). Since this effect occurred in both studies and both types of tasks, we assume, that “Feedback” should play a key role in CPPS work design. Besides, in terms of the effect indicators, two
and one + ratings support this conclusion (see Table 6
). We also conclude that the differentiation by the color of the work orders (“Usability”) supported the perception of information and thus helped to place the work orders in a meaningful way. Here, several significant effects could be observed: a higher evaluation of satisfaction (Study 1, Type A: +0.682), a shorter task processing (Study 1, Type B:
s; and Study 2, Type A:
s), and fewer display touches (Study 2, Type A). These effects have predominantly occurred more intensively in Study 2. We attribute this to the more complex work tasks given in this study. Again, regarding the effect indicators, two
and two + ratings support this finding (see Table 6
). Finally, “Assistance system” led to two negative observations: first, it extended the processing time (Study 1, Type A: +66 s) and, second, the satisfaction evaluation was lower (Study 2, Type B:
). This resulted in two
ratings in terms of the effect indicators, respectively. Here, we assume that the intended idea of the worker assistance (Study 1: display of error details, Study 2: visual operating support) did not meet the user’s requirements. A possible explanation is that the measures led to confusion.
Other observed significant effects for all design elements, as shown in Figure 9
, do not point into a clearly positive or negative direction (“Usability”, Study 1, Type A: +0.450 quality evaluation; Study 1, Type B: +0.520 quality evaluation;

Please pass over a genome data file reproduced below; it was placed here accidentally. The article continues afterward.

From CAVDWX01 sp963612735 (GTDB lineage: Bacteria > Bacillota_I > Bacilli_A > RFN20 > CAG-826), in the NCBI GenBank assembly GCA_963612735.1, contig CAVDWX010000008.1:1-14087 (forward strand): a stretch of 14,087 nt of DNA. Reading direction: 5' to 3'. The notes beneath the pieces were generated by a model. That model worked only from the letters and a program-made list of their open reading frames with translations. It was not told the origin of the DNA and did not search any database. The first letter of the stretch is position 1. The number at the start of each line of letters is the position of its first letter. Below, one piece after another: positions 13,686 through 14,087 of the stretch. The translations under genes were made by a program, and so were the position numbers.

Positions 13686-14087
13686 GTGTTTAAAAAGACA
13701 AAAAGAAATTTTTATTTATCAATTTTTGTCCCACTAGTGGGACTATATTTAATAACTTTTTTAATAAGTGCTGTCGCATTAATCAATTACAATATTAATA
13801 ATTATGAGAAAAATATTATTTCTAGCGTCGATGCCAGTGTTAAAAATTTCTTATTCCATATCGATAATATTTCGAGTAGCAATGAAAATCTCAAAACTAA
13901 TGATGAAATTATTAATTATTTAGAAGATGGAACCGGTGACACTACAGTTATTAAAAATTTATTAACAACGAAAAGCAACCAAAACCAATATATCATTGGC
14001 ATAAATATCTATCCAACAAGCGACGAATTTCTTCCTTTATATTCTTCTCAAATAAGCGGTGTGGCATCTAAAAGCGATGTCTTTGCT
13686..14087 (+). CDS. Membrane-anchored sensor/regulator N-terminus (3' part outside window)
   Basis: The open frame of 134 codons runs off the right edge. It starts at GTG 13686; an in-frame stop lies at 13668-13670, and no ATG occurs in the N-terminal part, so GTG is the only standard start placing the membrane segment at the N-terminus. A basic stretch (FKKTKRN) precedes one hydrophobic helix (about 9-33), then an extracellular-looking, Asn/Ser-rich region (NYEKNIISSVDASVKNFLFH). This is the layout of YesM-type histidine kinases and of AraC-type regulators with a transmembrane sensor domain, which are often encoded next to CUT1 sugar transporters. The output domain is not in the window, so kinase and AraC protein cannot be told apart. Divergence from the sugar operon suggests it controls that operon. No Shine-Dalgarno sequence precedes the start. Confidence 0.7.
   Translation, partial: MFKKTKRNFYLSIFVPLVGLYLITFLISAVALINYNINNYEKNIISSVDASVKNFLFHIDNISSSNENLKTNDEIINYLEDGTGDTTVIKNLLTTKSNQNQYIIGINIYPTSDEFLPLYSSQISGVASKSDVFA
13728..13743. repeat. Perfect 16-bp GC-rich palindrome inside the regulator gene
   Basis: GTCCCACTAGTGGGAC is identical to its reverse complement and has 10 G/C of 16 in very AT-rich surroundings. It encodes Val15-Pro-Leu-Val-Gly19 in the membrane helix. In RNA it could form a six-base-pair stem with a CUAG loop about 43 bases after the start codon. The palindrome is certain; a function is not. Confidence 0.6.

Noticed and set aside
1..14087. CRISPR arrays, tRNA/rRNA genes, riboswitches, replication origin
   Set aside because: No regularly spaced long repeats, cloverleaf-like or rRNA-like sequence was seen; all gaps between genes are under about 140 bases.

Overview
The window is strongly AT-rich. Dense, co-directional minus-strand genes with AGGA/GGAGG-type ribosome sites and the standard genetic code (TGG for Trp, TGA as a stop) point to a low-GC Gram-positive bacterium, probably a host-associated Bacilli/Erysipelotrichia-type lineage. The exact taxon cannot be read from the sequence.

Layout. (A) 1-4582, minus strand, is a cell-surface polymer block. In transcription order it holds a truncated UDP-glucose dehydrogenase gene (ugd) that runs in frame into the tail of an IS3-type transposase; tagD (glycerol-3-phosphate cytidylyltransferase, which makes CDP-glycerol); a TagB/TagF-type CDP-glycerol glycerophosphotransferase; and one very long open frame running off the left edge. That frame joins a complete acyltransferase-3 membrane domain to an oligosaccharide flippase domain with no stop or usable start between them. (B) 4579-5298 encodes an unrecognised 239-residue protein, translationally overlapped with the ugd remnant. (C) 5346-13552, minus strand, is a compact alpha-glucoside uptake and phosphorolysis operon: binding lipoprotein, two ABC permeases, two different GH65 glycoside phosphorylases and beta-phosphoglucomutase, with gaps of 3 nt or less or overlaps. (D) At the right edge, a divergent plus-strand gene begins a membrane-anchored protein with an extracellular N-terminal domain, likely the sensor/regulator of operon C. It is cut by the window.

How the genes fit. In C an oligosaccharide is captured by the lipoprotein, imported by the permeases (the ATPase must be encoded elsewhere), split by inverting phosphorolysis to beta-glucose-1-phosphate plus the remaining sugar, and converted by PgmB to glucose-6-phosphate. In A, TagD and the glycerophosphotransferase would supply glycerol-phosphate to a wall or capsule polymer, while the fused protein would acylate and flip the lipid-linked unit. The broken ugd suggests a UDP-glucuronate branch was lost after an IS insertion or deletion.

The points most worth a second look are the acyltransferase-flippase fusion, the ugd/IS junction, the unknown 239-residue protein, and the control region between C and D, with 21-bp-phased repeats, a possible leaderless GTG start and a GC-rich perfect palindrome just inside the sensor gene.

deviation of solution quality; Study 2, Type A:
deviation of solution quality;
difficulty evaluation; “Feedback”, Study 2, Type A:
difficulty evaluation; “Assistance system”, Study 2, Type B:
quality evaluation; and “Feedback”, Study 2, Type B: +0.872 deviation of solution quality). However, they can provide valuable information in combination with other effect observations. We consider the combined analysis of key performance indicators for work performance and work perception to be meaningful and necessary, as significant results could often only be obtained for a part of the dependent variables examined. Consequently, a consideration of a limited number of parameters would possibly lead to an inconsiderate rejection or confirmation of particular design elements. If, for example, a significant result was achieved as part of a work performance measurement, an equivalent effect on the perception of work cannot be assumed necessarily as well. Following this idea, we compared the effect indicators for work performance and work perception to derive the final design principles (see Table 8